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OpenSSL has released an advisory urging users to update their systems in the wake of a high-severity alternative chains certificate forgery bug.

“During certificate verification, OpenSSL (starting from version 1.0.1n and 1.0.2b) will attempt to find an alternative certificate chain if the first attempt to build such a chain fails,” the advisory reads. “An error in the implementation of this logic can mean that an attacker could cause certain checks on untrusted certificates to be bypassed, such as the CA flag, enabling them to use a valid leaf certificate to act as a CA and ‘issue’ an invalid certificate.”

The issue, which was reported to OpenSSL on June 24th, 2015 by Adam Langley and David Benjamin of Google/BoringSSL, is known to affect versions 1.0.2c, 1.0.2b, 1.0.1n, and 1.0.1o. It can be used to compromise any application that verifies certificates including SSL and TLS.

“This type of vulnerability poses a large risk for connections secured by OpenSSL as it potentially allows an attacker to forge ‘trusted’ certificates opening the door for man in the middle attacks,” warns Craig Young, a Computer Security Researcher with Tripwire’s Vulnerability and Exposures Research Team (VERT). “Fortunately consumers generally don’t need to worry about this as much as it may seem. Most web browsers do not use OpenSSL and so are unaffected.”

OpenSSLWhile consumers might not be at too great of a risk, Young goes on to state that his chief concern involves system update processes being subverted, which might allow malicious code to be sent to a victim manipulating the update communication. This could allow attackers to compromise embedded Unix/Linux-derived systems as well as target IoT devices for data access or MiTM attacks against update servers.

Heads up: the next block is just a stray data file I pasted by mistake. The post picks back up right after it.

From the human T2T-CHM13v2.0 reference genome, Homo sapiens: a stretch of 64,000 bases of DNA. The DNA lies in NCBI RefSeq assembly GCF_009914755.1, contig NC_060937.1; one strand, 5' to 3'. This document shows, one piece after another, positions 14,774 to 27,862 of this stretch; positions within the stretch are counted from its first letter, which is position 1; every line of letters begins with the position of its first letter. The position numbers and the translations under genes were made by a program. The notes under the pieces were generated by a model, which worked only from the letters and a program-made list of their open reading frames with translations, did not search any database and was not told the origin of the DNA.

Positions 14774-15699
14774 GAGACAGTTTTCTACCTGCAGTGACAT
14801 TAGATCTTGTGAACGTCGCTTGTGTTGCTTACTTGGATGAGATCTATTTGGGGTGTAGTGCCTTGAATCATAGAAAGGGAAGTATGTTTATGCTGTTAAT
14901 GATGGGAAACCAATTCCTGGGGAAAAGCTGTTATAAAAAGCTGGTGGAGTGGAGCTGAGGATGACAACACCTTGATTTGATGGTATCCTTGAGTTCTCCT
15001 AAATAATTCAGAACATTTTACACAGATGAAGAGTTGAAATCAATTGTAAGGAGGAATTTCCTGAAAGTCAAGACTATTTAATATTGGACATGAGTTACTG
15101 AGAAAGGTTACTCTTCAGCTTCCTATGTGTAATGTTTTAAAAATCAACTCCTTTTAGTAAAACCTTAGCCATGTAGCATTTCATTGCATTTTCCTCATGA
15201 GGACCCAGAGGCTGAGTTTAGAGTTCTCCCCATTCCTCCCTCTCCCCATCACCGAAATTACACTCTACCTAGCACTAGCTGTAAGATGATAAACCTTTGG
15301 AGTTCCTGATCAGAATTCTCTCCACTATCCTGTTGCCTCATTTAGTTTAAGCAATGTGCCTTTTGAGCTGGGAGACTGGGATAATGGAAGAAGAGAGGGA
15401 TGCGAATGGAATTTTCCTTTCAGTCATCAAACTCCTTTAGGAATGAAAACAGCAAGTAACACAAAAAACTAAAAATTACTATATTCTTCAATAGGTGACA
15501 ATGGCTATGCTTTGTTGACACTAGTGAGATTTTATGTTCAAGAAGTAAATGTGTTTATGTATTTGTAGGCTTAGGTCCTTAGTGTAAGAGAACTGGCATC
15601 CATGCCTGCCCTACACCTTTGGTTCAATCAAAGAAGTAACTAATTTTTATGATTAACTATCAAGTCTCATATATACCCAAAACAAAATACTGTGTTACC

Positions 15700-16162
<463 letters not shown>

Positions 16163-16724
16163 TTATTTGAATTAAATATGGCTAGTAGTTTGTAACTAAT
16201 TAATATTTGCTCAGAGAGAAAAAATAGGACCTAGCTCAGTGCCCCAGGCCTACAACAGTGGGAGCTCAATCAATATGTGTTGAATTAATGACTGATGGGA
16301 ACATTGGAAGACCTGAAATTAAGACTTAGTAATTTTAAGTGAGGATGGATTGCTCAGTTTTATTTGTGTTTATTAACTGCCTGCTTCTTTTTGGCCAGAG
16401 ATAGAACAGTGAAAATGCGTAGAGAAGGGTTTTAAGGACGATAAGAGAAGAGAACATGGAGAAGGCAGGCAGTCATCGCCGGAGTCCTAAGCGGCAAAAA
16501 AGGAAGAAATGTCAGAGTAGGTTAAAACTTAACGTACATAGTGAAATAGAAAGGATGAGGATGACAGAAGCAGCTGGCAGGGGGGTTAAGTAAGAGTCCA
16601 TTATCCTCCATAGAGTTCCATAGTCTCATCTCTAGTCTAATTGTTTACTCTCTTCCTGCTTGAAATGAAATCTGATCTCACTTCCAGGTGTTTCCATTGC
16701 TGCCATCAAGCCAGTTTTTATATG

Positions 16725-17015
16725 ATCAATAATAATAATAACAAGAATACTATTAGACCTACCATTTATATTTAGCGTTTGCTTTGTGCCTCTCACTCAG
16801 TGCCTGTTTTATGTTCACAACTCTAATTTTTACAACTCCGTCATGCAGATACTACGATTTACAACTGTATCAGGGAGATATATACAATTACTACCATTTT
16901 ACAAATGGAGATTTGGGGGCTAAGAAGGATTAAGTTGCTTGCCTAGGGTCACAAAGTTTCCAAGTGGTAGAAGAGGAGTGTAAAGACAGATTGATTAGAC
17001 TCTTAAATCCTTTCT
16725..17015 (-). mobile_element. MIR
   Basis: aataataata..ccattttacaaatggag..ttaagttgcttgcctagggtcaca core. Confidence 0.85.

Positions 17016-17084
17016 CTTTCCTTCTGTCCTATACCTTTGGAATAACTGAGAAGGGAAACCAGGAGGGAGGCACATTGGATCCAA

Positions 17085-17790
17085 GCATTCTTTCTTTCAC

Tim Erlin, Director of Product Management at Tripwire, agrees with Young’s assessment that the severity of the issue, while great, should be kept in context.

“There’s an interesting cycle with OpenSSL vulnerabilities after Heartbleed. OpenSSL pre-announces a high severity vulnerability, which causes the information security community to start making noise about the ‘next Heartbleed,'” Erlin explains. “When the vulnerability is actually published, it always seems so much less severe because of all that pre-announcement hype. For example, this issue only affects newer versions of OpenSSL, whereas Heartbleed was very widespread. It could never have been the next Heartbleed because it was pre-announced.”

OpenSSL 1.0.2b/1.0.2c users are urged to upgrade to 1.0.2d, whereas those with OpenSSL 1.0.1n/1.0.1o should upgrade to 1.0.1p.